By: Laura Petix, MS OTR/L

One of my favorite, probably most functional ways to practice graded force: pouring liquids. 

If you need a quick introduction to graded force, you can read a little more about it and a long list of activities here. 

Why pouring liquids works on graded force

When you’re pouring juice, coffee, water, or “mommy juice”, you need to first have a good understanding and recognition of how heavy the pouring container (e.g. bottle, pitcher etc) is. 

This requires a good sense of body awareness and activation of your proprioceptive receptors.

Once you have an idea of how full or empty the bottle is, you can anticipate how fast/hard to pour the bottle. 

You’ll also have to take into consideration the size of the container you’re pouring into: how wide the opening is, how full you want it, etc.

The consequence of placing too much force (pouring too hard and too fast) is that you’ll most likely spill, or surpass the amount you needed.

The consequence of using too little force is that the liquid will either dribble down the side of a wide mouth cup, or it will take you too long to fill the container.


I’m creating this from #quarantineland so you know these are easy to find materials around any household (or clinic)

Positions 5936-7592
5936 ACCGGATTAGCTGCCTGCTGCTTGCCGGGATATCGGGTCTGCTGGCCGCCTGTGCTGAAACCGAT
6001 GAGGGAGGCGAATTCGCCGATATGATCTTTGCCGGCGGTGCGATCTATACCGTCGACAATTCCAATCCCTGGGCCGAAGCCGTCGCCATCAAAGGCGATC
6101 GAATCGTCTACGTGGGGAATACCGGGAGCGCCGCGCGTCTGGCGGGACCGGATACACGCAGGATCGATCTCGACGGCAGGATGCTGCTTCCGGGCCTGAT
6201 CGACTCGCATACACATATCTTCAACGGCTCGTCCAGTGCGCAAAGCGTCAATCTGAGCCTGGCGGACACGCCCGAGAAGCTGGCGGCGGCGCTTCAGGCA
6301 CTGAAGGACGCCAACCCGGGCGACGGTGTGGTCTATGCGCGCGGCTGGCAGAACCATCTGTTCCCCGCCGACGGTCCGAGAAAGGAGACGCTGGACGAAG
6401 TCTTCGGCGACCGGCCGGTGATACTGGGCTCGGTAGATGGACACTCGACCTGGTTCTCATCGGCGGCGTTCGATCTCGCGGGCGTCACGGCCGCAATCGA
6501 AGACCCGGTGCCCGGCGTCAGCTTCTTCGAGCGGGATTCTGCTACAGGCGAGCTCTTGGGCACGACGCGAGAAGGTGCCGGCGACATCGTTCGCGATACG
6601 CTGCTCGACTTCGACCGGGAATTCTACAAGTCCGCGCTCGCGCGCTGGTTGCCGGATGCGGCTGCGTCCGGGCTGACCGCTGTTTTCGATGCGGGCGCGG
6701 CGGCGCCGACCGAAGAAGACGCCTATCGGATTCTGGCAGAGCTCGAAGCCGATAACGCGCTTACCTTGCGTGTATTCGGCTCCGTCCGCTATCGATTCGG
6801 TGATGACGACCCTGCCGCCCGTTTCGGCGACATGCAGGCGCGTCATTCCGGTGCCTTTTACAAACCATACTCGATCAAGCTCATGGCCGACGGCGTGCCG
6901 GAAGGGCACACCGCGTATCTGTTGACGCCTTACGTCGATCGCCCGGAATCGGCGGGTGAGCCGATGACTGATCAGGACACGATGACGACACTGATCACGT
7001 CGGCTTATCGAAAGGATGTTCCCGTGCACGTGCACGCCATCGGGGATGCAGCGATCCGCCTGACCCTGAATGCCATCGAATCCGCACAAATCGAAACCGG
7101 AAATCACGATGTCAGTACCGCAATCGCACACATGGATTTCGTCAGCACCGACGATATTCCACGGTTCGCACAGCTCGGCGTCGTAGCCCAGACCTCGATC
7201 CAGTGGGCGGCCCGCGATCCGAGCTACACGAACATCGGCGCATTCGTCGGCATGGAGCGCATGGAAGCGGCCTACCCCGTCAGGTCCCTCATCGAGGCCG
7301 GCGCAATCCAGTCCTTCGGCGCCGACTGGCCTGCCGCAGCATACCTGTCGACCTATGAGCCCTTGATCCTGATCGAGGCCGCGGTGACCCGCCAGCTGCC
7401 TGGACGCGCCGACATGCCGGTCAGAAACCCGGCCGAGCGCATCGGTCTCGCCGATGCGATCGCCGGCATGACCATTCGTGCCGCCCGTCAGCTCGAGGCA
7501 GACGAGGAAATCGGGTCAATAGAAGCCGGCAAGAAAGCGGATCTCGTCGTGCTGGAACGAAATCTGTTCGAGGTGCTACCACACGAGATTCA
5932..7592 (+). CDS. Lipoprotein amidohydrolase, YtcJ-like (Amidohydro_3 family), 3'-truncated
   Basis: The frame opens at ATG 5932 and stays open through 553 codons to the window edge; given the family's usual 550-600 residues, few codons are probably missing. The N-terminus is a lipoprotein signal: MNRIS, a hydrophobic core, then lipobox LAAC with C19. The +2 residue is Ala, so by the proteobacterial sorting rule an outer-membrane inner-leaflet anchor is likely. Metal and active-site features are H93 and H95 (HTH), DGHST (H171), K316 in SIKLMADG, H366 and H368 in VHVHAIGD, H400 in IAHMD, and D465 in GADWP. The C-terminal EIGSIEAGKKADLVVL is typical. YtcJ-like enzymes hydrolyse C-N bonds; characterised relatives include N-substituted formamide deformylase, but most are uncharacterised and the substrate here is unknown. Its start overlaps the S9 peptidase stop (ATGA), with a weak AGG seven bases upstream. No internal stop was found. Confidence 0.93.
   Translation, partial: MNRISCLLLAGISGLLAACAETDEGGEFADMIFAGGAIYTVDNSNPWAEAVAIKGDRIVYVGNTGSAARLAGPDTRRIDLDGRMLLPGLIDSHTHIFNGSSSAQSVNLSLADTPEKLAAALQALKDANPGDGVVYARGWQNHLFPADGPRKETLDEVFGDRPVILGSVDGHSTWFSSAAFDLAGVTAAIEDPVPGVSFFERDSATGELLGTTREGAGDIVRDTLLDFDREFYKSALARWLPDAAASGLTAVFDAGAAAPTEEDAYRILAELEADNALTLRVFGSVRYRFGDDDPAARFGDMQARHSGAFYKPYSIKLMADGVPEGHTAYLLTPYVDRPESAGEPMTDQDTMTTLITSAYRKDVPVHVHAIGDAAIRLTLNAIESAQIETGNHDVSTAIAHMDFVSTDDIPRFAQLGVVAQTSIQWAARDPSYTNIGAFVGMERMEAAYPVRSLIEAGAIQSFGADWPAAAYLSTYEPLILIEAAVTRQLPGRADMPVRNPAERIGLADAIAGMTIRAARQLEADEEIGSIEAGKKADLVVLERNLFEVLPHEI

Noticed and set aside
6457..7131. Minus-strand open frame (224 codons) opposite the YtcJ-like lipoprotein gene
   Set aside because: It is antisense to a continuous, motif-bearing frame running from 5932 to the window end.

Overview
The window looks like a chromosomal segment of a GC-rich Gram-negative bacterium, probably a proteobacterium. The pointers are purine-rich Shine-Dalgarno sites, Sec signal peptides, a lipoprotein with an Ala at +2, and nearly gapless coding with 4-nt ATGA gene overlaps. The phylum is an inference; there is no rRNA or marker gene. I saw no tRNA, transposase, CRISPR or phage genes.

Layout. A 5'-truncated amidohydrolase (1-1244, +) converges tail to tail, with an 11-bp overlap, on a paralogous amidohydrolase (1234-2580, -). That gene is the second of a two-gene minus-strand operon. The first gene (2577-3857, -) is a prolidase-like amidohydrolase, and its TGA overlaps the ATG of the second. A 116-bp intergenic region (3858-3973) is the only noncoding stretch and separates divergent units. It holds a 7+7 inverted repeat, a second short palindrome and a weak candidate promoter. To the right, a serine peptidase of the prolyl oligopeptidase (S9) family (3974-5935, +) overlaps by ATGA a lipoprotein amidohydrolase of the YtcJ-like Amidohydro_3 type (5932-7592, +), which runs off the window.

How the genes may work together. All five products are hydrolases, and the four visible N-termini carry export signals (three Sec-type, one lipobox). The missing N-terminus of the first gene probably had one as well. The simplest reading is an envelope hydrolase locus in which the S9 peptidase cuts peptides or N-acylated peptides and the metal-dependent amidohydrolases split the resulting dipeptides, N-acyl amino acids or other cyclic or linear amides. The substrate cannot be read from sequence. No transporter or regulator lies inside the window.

• Pouring bottle/pitcher
  • At least 1 clear container/cup to pour liquid into (the more you have, the more ability you have to vary the size, dimensions and challenge)
    • Note: If you have one of those pyrex clear measuring glasses with different measurement  lines, this would be a wonderful addition to add some real-life skills to the mix.
  • Tape
  • Sharpie (if you’re using clear tape)  

How To

  1. Add some tape to the outside of the target glasses/containers
  2. If the tape is clear (like mine in the example) draw a line on top of the tape for a visual target.
  3. Add this to all of your target containers (I only used 2, but feel free to add as many as you want). Try to vary the location of the line on each target container.
  4. Fill up your pouring bottle/pitcher/glass
  5. Instruct your child to try to pour just to the line, not too past it and not below it.


Developmental Motor Skills & Activities


Free Instant access to my Members Only Vault with Resources & Activities


Laura Petix, MS OTR/L

I’m an enneagram 6, so my brain is constantly moving. My OT lenses never turn off and I can’t “un-see” the sensory and other developmental skills that go in to literally every activity. I love taking what I see and breaking it down into simple terms so parents can understand what goes into their child’s behavior and skills.

Leave a Reply

Your email address will not be published. Required fields are marked *